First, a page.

Afghan, Taliban officials meet in Qatar amid US troop withdrawal

Taliban officials and Afghan politicians met in Qatar on Saturday amid calls for peace by both sides following continued fighting in the region, Reuters reported.

“Let’s … take important steps to continue the peace process, to prevent the killing of the people,” said Abdullah Abdullah, head of Afghanistan’s High Council for National Reconciliation, according to Reuters.

​​”Because we cannot pay the price for this in blood and we cannot escape responsibility for it,” Abdullah said.

The meeting, which is anticipated to last two days, is the latest in a round of talks that Afghan officials and Taliban representatives held in Qatar since September, the wire service reported.

Lack of progress in previous discussions is fueling pressure on both sides to come to an agreement as the U.S. is scheduled to withdraw its remaining troops by Aug. 31.

Mullah Abdul Ghani Baradar, Taliban’s deputy leader and negotiator, said there “should still be hope and the Taliban will make efforts for talks to have positive result,” according to the wire service.

Earlier this month, President Biden confirmed that the U.S. mission in Afghanistan would end Aug. 31, ahead of his Sept. 11 deadline. He defended his decision to remove troops and disputed the idea that a takeover by Taliban forces was “inevitable.”

“The likelihood there’s going to be the Taliban overrunning everything and owning the whole country is highly unlikely,” Biden said on July 8.

The move puts an end to a 20-year conflict involving the U.S. 

However, the insurgent group has made gains throughout the country, often overpowering Afghan forces on the ground.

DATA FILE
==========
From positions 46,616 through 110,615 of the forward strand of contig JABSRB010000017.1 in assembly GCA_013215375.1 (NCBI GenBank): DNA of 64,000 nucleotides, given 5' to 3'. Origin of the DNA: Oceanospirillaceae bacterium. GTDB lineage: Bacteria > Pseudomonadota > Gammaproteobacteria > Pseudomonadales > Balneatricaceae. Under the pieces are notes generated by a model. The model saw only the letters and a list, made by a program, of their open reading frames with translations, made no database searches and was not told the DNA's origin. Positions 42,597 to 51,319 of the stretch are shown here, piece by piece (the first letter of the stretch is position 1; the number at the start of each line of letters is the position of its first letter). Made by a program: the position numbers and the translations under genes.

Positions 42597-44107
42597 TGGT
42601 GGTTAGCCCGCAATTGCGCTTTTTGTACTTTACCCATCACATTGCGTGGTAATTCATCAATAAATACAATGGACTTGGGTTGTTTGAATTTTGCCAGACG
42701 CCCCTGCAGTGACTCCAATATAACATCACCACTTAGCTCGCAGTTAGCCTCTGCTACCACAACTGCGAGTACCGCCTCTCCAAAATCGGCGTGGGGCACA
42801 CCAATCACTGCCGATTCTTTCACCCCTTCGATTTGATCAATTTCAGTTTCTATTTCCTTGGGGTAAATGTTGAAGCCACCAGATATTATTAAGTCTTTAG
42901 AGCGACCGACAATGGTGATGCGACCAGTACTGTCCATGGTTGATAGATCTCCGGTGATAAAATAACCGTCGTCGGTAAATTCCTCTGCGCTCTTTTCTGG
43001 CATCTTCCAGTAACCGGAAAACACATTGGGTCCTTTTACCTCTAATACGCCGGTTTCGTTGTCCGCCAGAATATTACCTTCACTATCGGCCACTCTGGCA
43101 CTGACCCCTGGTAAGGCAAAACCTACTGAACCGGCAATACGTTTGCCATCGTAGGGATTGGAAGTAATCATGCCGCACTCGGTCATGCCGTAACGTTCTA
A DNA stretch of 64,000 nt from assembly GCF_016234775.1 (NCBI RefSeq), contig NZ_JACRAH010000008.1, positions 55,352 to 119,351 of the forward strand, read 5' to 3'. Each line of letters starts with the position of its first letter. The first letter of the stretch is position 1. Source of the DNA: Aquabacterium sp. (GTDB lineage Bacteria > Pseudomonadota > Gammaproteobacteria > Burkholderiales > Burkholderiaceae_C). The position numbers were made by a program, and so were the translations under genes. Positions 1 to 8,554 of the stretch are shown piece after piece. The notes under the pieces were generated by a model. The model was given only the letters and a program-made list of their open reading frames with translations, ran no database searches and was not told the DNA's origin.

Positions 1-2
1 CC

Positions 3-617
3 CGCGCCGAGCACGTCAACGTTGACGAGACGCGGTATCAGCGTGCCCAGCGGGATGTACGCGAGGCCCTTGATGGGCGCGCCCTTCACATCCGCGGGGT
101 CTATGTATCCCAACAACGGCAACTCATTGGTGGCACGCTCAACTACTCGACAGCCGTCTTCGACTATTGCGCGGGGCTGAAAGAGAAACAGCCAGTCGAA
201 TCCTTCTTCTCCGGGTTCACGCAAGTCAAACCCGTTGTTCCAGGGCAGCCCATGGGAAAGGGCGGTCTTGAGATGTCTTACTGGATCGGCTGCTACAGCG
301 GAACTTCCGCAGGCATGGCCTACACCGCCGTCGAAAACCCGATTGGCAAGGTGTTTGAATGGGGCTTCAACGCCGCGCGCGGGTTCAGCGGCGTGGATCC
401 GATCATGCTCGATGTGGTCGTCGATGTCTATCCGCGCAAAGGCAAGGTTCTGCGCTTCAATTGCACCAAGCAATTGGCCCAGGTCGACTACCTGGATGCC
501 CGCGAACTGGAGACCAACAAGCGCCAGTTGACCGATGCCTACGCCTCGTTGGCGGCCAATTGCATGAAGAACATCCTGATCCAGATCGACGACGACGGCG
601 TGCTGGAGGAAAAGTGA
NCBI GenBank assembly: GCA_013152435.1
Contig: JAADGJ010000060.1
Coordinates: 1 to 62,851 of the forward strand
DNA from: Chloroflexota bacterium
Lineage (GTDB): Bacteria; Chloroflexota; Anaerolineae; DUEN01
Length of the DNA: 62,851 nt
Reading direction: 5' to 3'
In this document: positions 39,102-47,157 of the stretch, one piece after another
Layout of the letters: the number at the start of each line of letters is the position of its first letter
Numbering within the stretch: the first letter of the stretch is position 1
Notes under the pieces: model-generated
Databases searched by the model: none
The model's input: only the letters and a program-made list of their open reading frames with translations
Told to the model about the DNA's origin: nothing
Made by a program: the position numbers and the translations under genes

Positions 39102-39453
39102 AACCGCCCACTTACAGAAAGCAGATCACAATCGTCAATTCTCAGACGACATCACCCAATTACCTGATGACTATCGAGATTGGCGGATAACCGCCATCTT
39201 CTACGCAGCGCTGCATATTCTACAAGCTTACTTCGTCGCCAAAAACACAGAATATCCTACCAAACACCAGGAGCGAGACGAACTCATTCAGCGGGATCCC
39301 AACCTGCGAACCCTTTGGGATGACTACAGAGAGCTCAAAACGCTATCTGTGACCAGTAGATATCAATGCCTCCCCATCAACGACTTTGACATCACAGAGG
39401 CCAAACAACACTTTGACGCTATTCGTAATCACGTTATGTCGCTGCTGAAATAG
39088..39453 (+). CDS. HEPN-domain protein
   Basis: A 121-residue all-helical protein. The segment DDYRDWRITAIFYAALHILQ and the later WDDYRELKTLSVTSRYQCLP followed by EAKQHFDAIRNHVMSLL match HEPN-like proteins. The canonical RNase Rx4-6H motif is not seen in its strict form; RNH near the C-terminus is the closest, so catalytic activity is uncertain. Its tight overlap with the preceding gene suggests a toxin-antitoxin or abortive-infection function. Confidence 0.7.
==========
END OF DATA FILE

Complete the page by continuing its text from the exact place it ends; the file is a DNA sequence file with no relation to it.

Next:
Around the time of Biden’s announcement, the Taliban claimed that they controlled about 85 percent of Afghanistan. The statement was made during a meeting in Moscow, where a Taliban delegation visited to reassure Russia that their recent gains would not threaten the country. 

However, Long War Journal which is maintained by Bill Roggio of the Foundation for Defense of Democracies, stated that the group had control of about half the districts in Afghanistan. 

Many members of the Republican Party and critics of the Biden administration have sounded the alarm over a withdrawal, citing concerns that the Taliban would take over in the absence of U.S. troops and allied forces. 

A day after Biden made his remarks confirming the Aug. 31 deadline, Pentagon spokesperson John Kirby admitted there was a “deteriorating security situation” in Afghanistan during an interview on CNN. 

“What we have seen is a deteriorating security situation on the ground, no question about that, that the Taliban continues to take district centers,” Pentagon press secretary John Kirby said in an interview with CNN on July 9. “We are seeing them continue to advance on district centers around the country, and it is concerning.”

About 270,000 Afghan residents are estimated by the U.N. refugee agency to have been displaced since January, Reuters reported.

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